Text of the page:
Plaice Top facts: Widely distributed in temperate waters of Atlantic, Indian and Pacific Oceans. Bottom-dwelling fish found on sandy bottoms, buried in the sand during the day and active at night. Long-lived, with a reported maximum age of 30 years. Spawns between January and March after long migration.Status and problems: Beam- and bottom-trawling cause damage to seabeds. Overfishing - especially of immature fish - is threatening stocks, as the fish only matures at the age of seven, and so large fish are now rare.For a clearer conscience: Look for line-caught fish from day boats.Rating: ***
Brown crab Top facts: The largest British crab, found on the lower shore down to a water depth of about 100m, usually among rocks or under boulders. Has characteristic 'pie-crust' edge to its shell.Status and problems: Common around UK and European coasts, but many stocks are now overfished - it is estimated that more than 60 per cent of our crab populations are being harvested each year.For a clearer conscience: If you buy your crab alive, you will have to kill it yourself. The most humane method of killing a crab is to 'spike' it in its two nerve centres - behind the eyes and on the underside of the 'apron'.Rating: ***
Herring Top facts: An oily fish rich in Omega-3 acids, it is often sold smoked (as a kipper).Status and problems: Widespread species - the Guinness Book of Records lists it as the most numerous fish - though it can be overfished locally. UK stocks collapsed in 1970s, resulting in a total fishing ban. Now well managed, though industrial harvesting for fishmeal poses future threat.For a clearer conscience: Look for MSC-accredited Thames herring from spawning beds off West Mersea, in Essex. Contact Alex Midlen from the Essex Estuaries Initiative for further details Tel: 01206 282480.Rating: ****
Skate Top facts: From the same family as rays, skates are bottom-dwelling fish usually found in shallow coastal waters. Like other elasmobranchs (sharks and rays), skates are vulnerable to overfishing because they mature late. They grow to more than 1.25m and can live up to 50 years. Status and problems: Two species are exploited - common skate, which is listed as endangered by the IUCN and has probably been fished to extinction in the Irish Sea and is very rare in the central and southern North Sea, and thornback ray, which is assessed as low risk.For a clearer conscience: Avoid, unless you know it's a thornback ray.Rating: *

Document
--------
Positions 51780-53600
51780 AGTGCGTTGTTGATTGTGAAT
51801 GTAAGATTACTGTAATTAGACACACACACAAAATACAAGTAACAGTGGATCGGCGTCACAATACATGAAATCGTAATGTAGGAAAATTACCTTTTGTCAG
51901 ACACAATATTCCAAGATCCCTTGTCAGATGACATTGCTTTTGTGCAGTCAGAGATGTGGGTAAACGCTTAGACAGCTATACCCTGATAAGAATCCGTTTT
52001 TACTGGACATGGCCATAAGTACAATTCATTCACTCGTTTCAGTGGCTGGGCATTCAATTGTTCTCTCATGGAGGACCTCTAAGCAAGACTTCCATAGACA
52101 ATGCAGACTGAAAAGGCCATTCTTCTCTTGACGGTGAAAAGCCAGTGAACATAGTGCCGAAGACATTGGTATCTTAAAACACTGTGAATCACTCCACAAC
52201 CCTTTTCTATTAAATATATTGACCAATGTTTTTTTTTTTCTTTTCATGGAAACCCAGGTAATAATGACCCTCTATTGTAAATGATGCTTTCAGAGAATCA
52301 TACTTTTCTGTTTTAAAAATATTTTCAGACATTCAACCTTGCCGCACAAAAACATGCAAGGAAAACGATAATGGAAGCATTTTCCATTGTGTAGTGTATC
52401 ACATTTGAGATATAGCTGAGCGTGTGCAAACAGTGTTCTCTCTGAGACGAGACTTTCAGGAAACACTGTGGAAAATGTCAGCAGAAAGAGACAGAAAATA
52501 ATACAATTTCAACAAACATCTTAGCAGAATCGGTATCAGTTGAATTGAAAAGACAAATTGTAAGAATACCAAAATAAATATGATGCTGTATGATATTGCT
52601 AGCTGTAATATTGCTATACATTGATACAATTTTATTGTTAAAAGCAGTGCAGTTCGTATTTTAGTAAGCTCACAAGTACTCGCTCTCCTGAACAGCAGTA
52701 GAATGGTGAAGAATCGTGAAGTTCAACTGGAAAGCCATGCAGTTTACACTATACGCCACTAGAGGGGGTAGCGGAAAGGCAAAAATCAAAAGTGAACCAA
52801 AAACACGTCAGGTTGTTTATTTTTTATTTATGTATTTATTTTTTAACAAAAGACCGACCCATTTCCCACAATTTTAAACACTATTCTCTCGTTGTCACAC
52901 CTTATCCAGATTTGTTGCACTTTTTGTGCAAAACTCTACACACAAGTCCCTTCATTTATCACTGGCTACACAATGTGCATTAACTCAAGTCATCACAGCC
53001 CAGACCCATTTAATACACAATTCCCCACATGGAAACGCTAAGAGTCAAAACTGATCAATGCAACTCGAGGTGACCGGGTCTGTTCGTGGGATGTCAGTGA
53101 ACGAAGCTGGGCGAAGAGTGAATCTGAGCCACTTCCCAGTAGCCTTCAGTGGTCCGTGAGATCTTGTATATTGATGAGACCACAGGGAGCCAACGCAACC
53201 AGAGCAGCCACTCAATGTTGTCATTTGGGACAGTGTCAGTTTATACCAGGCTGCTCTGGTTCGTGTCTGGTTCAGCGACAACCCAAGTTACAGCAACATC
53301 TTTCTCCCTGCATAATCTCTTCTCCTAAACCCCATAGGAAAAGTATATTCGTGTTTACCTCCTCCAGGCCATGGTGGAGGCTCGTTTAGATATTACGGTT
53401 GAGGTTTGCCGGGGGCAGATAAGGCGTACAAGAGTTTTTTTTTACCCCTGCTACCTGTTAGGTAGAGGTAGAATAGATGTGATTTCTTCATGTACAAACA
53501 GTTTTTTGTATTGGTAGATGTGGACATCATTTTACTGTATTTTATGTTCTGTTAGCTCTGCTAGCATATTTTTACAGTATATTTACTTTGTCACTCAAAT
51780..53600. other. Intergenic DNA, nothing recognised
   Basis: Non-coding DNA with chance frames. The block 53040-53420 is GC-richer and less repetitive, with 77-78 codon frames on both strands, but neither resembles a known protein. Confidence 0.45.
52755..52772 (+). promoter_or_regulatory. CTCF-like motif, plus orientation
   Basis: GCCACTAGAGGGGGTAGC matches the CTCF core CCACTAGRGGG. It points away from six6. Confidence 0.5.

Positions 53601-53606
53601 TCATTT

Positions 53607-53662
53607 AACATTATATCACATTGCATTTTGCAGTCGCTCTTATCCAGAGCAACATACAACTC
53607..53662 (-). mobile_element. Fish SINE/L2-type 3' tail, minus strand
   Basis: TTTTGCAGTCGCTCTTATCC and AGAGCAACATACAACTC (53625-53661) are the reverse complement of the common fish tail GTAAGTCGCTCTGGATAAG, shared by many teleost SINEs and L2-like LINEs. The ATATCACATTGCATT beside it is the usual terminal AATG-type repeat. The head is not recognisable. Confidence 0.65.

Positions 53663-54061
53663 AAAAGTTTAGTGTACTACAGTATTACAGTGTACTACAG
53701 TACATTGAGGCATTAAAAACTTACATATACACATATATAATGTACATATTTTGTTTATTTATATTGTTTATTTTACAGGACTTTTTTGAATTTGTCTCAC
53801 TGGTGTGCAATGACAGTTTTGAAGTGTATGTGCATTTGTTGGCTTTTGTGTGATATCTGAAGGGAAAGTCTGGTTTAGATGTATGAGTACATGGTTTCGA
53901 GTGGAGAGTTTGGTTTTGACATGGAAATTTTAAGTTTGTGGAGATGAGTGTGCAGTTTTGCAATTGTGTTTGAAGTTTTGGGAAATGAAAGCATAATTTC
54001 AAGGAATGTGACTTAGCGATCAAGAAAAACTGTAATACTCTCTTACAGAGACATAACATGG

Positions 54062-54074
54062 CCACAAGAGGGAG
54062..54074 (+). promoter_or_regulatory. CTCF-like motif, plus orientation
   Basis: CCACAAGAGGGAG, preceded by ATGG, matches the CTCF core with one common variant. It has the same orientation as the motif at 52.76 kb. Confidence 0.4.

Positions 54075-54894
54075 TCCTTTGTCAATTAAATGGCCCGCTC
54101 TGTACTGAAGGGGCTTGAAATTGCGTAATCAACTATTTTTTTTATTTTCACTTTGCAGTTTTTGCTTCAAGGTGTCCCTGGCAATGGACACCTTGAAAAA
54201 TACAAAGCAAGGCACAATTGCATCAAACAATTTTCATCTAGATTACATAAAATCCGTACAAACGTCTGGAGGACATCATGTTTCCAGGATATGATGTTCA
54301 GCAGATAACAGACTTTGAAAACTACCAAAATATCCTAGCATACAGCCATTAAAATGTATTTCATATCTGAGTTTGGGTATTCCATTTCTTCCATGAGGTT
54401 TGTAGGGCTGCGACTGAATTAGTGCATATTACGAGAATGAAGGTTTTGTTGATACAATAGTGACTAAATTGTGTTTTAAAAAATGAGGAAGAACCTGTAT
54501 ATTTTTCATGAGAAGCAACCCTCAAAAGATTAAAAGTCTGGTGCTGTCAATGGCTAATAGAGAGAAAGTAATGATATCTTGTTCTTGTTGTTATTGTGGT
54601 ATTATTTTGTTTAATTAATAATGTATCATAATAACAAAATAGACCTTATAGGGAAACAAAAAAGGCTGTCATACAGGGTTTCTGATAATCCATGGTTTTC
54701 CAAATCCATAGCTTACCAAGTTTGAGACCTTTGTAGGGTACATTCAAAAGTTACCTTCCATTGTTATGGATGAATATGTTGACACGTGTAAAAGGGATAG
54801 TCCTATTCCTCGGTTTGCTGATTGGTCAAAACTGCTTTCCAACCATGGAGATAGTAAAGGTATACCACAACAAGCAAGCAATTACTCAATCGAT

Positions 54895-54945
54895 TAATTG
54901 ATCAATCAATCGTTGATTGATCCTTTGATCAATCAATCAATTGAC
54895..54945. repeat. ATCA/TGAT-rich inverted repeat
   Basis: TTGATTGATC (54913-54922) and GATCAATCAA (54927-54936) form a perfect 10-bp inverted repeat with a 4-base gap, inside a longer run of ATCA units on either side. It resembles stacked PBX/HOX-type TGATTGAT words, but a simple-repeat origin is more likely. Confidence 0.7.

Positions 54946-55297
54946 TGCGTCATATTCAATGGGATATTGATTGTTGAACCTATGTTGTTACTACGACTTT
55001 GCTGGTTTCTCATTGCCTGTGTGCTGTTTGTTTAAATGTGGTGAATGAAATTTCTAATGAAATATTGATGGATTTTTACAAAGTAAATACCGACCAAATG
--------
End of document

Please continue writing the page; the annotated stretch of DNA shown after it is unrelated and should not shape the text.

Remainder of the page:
Sole Top facts: Dover and lemon are the two most popular sole species. Like others in its family, a sole's left eye migrates over the top of the head during growth and ends up beside the other. Status and problems: Both species are caught by beam trawls that damage the seabed. Though not endangered at present, sole are vulnerable to overfishing, particularly of immature fish. For a clearer conscience: Ask for line-caught fish from day-boats working out of small ports in Cornwall and Devon.Rating: ***
Coley [saithe]Top facts: From the same family as cod and haddock. Gregarious fish that occur in both inshore and offshore waters, living close to the seabed, and widely distributed in North Atlantic. Dark green in colour, it can grow up to 1.3m long and for 25 years. Status and problems: Species not threatened, but catches of North-Sea stock are outside safe biological limits, with many immature fish being landed. Bottom-trawling causes damage to seabeds.For a clearer conscience: Go for Norwegian and Icelandic stocks.Rating: ***
Tuna Top facts: Six commercially important species: albacore, bigeye, northern and southern bluefin, skipjack and yellowfin. Most popular tinned fish in UK.Status and problems: World catches have doubled in the past decade, and now albacore, bigeye, northern and southern bluefin are all listed by the IUCN. Bycatch of marine mammals still a problem. For a clearer conscience: Pole-and-line methods of capture are 'dolphin friendly', but may catch seabirds. Avoid scarcer species, such as bluefin, which are popular in sushi and sashimi restaurants.Rating: **
Mussels Top facts: Bivalve mollusc, normally found in large numbers, that attaches itself to the rocks and other mussels with sticky threads known as byssus. Filter-feeds on plankton. May live more than 15 years. New Zealand green-lipped mussels are imported.Status and problems: Mussels are widely cultivated, and stocks are generally considered to be well above maximum sustainable yield. Dredging causes damage to seabed.For a clearer conscience: Buy farmed rather than dredged. Mussel cultivation, like scallop farming, is extensive and low-impact.Rating: ****